Knight Arts Challenge Kick-Off Happy Hour Brings Out Creative Crowd
What better spot than hipster bar Gramps in Wynwood to host the Knight Arts Challenge’s kick-off Happy Hour. After all, this local hang out is where plenty of creative events happen.
Milling around the venue that night were past winners vying for funding for new projects, newbies giving it a go for the first time, and past applicants trying again and hoping this is their year.
It’s commendable how the Knight Foundation has made it their mission to dispel the myth that applying is difficult, hoping to quell the intimidation that their name carries.
“I still think people are intimidated by the Knight Foundation, but it’s so easy to apply and you have nothing to lose,” says Tatiana Hernandez, program officer/arts for the Knight Foundation.
With close to 250 people in the community who have won grants, they figured by bringing them together they could spark collaborations among people and it worked. Lots of people huddled in booths engrossed in deep conversations. You could feel the ideas percolating.
“At the happy hour we met new people. Grantees brought people they thought we should know and that could potentially collaborate,” says Hernandez.
The arts challenge is something new every year and depending on what ideas are out in the community it takes a very different shape. It’s also a great way to see ideas eminating from the neighborhoods of Broward, Miami-Dade and Monroe.
“We’ve even had winners from Palm Beach and we’d like to see more from them,” says Hernandez.
They’re seeing a lot more individual artists and they’re from deeper in the neighborhoods like Kendall, Key West, Opa-locka, North Miami and even Doral. Last year there was a finalist from Hialeah, the project called Hiccup.
“We want people to know that they should definitely apply. This is the eighth year and applicants, finalists, and winners all look very different. We hope to let the challenge evolve each year,” says Hernandez.
And evolve it has with the first year seeing much larger grants go to fewer organizations and now grants are being given to more groups but in smaller amounts. “We think it’s hard to narrow it down to a smaller subset and people have gotten smarter about what they ask for because there’s a match component,” she says.
The process has also gotten easier because they are more flexible with the grantees, and the grantees themselves have gotten smarter about their matching ideas.
For the Knight Foundation, the process is the same. From the initial applicants they whittle down to finalists, which are announced in late spring. Those finalists then submit proposals. Last year they had 1,200 applicants. Reviewing everything are 10 people from the local community along with three Knight Foundation staff.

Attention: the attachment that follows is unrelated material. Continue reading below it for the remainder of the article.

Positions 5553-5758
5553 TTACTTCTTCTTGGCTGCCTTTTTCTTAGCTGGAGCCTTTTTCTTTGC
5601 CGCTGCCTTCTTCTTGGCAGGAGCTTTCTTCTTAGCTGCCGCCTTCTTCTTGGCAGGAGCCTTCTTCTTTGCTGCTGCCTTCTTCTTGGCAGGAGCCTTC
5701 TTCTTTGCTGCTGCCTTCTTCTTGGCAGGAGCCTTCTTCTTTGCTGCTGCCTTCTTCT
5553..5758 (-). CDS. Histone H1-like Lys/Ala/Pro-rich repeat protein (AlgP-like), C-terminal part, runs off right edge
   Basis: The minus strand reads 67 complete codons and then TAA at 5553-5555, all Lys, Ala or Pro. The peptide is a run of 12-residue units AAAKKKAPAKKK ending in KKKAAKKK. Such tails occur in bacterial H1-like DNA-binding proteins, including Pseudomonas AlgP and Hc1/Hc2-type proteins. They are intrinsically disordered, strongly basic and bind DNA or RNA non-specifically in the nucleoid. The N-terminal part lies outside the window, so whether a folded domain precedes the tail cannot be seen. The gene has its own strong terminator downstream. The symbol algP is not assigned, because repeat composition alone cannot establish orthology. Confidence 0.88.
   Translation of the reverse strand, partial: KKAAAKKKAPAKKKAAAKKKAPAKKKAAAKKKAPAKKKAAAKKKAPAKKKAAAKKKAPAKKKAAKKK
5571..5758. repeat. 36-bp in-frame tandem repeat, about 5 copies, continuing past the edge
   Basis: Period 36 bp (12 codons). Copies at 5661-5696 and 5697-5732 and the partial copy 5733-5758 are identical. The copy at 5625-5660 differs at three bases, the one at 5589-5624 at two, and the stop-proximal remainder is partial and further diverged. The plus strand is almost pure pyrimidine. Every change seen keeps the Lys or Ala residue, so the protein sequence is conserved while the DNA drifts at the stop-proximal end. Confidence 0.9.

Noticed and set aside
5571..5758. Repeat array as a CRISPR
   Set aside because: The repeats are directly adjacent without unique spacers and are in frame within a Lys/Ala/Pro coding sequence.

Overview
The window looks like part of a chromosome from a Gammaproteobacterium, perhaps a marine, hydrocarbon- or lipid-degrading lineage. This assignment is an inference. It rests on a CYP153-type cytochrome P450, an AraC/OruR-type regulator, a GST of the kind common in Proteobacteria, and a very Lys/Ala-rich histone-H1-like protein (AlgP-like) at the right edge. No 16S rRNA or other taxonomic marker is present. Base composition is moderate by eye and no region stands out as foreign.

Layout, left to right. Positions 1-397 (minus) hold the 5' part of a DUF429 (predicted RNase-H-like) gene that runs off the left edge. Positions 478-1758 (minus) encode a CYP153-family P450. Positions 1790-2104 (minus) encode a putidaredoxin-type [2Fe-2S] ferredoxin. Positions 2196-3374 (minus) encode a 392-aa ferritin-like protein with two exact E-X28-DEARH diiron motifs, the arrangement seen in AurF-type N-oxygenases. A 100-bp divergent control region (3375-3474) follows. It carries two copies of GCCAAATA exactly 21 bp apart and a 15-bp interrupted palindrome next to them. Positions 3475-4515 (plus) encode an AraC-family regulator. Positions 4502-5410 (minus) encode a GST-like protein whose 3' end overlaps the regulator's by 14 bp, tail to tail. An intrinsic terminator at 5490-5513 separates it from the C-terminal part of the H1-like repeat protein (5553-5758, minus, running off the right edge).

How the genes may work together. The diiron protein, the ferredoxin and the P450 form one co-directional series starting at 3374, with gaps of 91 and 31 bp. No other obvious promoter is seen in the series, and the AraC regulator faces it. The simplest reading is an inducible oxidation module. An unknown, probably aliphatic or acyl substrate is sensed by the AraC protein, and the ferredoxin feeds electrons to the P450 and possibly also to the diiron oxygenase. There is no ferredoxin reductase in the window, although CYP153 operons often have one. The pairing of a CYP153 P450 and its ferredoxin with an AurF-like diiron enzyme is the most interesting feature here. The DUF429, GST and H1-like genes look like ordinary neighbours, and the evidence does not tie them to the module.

One of last year’s winners, Pioneer Winter, who was granted $20,000 for his Grass Stains project, found that the third try was the charm. His first time he didn’t make it to the follow up round, then in 2013 he submitted four individual ideas as well as one jointly with conductor/composer Sam Hyken.
“Sam and I made it to the finals with our idea, a cool project involving choreographers working hand in hand with a conductor. However, the budget may have been a little too big,” says Winter.
In 2014 he and Sam submitted separately and both won and were awarded their amounts.
“I told Tatiana when I won that this time I was ready. I realized that in the past, I may not have had the infrastructure or the wherewith all to meet the match,” says Winter.
He’s excited about this project. It’s a commissioning for site-specific performances in Miami. They will choose six local performers and choreographers to do six premieres, free and open to the public.
The winners will work for a week with Winter’s mentor Stephen Koplowitz, an award-winning choreographer at Cal Arts. He cold-called Koplowitz, who immediately said yes and has been a great mentor for him in planning this event two years in advance.
“The Knight Arts Challenge grant is great because it’s a two-year grant, first for planning and the second half for commissioning. It makes it easier to reach out to folks for space and for having a lecture,” he says.
Plus, just to have the Knight name attached to his work, he says, adds a sense of legitimacy and vouching for the quality of the work.
Winter knows now that it really comes down to the year and the committee because that’s always cycling. He definitely recommends to anyone out there to just apply.
“They ask for such a small investment. It’s really not that much effort especially if it’s a really good idea and you’re passionate about it. You’ll most likely have to edit yourself down,” he says.
Most of all though, it’s really about “trying to figure out for yourself how this is going to push Miami forward artistically, help the community and heighten the level of community engagement in the arts.”